Health Education England (HEE) is turning to the parenting website Mumsnet to try and entice nurses back into general practice.
The return to practice marketing campaign is part of efforts to recruit at least 100 returning nurses into general practice by March 2020.
HEE is also looking to recruit at least 1,000 returning nurses into adult, child, mental health and learning disability nursing per year.
This latest phase of the ‘We are the NHS’ recruitment drive will highlight support available for returning nurses, including mentors and tutors, alongside £500 worth of financial support to help with travel, childcare and book costs.
Mumsnet will help to promote the campaign and showcase video stories from nurses who have returned to the profession.
Nurses interested in returning can sign up to an email guide with information and tips on returning, which will include information on where to find courses, funding available and interview tips.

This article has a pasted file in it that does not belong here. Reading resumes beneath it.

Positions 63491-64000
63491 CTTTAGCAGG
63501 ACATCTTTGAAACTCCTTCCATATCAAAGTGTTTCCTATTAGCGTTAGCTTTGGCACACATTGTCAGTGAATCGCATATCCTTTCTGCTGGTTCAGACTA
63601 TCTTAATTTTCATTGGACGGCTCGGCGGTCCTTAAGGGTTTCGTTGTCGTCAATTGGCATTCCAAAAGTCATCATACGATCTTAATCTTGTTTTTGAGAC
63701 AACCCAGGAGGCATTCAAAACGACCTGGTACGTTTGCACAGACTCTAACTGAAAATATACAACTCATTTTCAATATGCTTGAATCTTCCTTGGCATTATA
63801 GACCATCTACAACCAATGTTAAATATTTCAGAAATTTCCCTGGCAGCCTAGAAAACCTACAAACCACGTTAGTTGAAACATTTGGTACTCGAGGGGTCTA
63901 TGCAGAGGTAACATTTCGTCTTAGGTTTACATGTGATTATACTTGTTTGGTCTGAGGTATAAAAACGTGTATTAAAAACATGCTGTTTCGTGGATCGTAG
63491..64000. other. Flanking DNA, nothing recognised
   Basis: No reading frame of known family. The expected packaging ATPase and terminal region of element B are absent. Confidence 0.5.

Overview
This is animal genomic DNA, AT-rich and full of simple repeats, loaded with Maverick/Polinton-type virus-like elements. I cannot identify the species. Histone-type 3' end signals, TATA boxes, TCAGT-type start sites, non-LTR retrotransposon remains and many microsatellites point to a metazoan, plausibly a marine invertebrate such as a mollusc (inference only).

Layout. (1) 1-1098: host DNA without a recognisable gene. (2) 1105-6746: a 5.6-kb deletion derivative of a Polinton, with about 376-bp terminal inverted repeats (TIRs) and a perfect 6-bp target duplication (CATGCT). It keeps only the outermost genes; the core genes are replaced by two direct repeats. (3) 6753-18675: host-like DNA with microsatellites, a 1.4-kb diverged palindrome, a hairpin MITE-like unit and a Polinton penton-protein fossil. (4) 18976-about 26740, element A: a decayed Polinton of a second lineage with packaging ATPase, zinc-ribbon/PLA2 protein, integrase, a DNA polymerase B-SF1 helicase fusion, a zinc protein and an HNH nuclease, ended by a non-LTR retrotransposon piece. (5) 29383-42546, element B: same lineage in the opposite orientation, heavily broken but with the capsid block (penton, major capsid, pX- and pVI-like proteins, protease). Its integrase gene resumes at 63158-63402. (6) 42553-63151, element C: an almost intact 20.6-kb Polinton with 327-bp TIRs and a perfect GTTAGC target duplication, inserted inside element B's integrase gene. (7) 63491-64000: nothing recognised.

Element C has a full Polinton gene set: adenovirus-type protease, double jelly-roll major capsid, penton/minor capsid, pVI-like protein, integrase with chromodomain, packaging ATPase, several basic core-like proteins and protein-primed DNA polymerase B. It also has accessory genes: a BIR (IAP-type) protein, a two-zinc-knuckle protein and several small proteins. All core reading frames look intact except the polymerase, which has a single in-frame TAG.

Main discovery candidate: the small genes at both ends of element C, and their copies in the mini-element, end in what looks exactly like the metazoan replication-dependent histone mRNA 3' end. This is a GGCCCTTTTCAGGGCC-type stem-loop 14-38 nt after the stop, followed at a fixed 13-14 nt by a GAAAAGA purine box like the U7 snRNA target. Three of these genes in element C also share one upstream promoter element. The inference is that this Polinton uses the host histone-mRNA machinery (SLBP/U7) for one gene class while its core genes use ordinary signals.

The campaign was announced in the interim NHS People Plan, published earlier this week, which outlines plans to grow the nursing workforce by over 40,000 by 2024 and reduce vacancy levels to 5% by 2028.
Professor Lisa Bayliss-Pratt, chief nurse at Health Education England, said: ‘There are around 40 fully-funded RTP courses available across England offering flexible and varied learning experiences.
‘I always say once you’re a nurse, you’re always a nurse and I’d encourage anyone currently on a break from their nursing career to explore the wide range of information and support available to help them return to a great career.’
Andrea Sutcliffe, chief executive of the Nursing and Midwifery Council (NMC), said she welcomes the campaign’s efforts to nurture and retain nurses.
She continued: ‘At the NMC we’re playing our part, having recently introduced more flexible ways for professionals to rejoin the register following a career break. From 2020, this includes people being able to choose a test of competence to demonstrate their much valued skills and knowledge, rather than undertake a course.’
This story was first published by our sister title Nursing in Practice.